After you’ve checked off three acclaimed museums, learn about Georgia’s early cultures at the Etowah Indian Mounds State Historic Site. The 54-acre archaeological site was built and occupied from 1000 to 1550 AD! Quench your thirst with a local brew by the firepit at Drowned Valley Brewery, then head to Appalachian Grill for dinner. Go early — this charming eatery is getting some major press, and they don’t take reservations. Largos, a new chef-driven player on Cartersville’s culinary scene, is a bit brighter and more modern but equally as buzzy.

Rose Lawn Mansion Museum and vendors set up outside
The beautifully restored Victorian mansion, Rose Lawn, was once the home of evangelist Samuel Porter Jones (Nashville’s Union Gospel Tabernacle — now the Ryman Auditorium — was built for Sam). The house museum hosts lively markets and festivals featuring local vendors. Image: Visit Cartersville via Instagram

Cartersville is home to the stately Barnsley Resort — one of the South’s most luxurious resorts — but other overnight options are plenty. Book Pine Acres Retreat on Allatoona Lake or a yurt in Red Top Mountain State Park for more rustic, secluded quarters. You may need to make it a long weekend with all there is to do in and around Cartersville!

St. Marys, GA

Many know St. Marys as the port town connecting Georgia to Cumberland Island, but this town is a worthy stop itself! It’s a cute coastal village with tree-lined streets, ample green space, and lots to do. Molly’s Old South Walking Tour or the visitor center’s self-guided tour will uncover the area’s rich history as a seaport and naval submarine base.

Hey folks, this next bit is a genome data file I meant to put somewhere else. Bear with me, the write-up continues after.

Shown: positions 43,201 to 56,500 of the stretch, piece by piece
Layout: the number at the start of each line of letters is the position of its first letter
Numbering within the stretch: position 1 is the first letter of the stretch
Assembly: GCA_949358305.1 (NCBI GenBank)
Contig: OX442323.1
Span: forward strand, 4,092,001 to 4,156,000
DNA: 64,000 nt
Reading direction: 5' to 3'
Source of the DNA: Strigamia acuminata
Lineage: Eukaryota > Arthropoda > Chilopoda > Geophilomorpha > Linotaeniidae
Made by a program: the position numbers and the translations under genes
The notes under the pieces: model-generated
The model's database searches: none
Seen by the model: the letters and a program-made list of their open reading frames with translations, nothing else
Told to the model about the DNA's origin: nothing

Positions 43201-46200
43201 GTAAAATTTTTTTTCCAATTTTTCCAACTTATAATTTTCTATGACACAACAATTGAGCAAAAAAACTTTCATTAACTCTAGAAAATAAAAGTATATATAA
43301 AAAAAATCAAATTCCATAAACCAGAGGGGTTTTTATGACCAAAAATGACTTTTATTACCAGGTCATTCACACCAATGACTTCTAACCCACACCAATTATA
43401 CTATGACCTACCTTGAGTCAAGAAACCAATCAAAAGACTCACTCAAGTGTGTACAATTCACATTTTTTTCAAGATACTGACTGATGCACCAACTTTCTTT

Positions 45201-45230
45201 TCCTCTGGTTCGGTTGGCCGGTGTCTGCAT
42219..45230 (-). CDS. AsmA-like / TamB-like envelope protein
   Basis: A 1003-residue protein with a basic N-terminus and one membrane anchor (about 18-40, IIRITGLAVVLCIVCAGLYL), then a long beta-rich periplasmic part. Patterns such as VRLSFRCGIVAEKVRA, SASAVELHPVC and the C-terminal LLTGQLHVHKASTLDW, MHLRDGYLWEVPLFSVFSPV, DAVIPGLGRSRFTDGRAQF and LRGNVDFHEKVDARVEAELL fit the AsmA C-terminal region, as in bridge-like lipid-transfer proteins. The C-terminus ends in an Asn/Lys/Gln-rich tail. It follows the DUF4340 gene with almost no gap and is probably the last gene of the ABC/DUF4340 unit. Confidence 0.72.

St. Marys GA from above
St. Marys was first explored in the mid-16th century as part of the settlement of Spanish Florida. Today, about 18,000 people call it home, but hundreds of thousands more visit yearly to soak up its splendor. Image: Lifted Drone Company for Visit St. Marys

Spencer House Inn and Goodbread House are two romantic b&bs, or you can hop over to the splurge-worthy Greyfield Inn on Cumberland Island. Whether or not you stay on Cumberland Island, it’s worth taking the ferry from St. Marys to spend a half or whole day there. You can meander the Carnegie mansion ruins, spot wild horses and loggerhead sea turtles, and stroll the unspoiled white sand beaches.

View from the patio at Locals Dockside in St. Marys, GA
Views of the St. Marys River and grassy marshland come with every dish or local beer at Locals Dockside. Image: Locals Dockside via Facebook

Nearby Crooked River State Park and the Okefenokee Swamp are outdoor lovers’ dreams. Take a guided boat tour or explore by foot to see reptiles, birds, and other wildlife up close. If retail therapy is more your cup of tea, antique shops, bookstores, and art galleries dot St. Marys’ downtown. Come sundown, order a crisp glass of wine, and the day’s fresh catch at Locals Dockside on the river. St. Marys is full of surprises and friendly locals ready to help you make the most of your visit.

If Georgia’s on your mind, explore some of its small towns. Let us know your favorites on Instagram!


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Zoe Yarborough
About the Author
Zoe Yarborough

Zoe is a StyleBlueprint staff writer, Charlotte native, Washington & Lee graduate, and Nashville transplant of eleven years. She teaches Pilates, helps manage recording artists, and likes to "research" Germantown's food scene.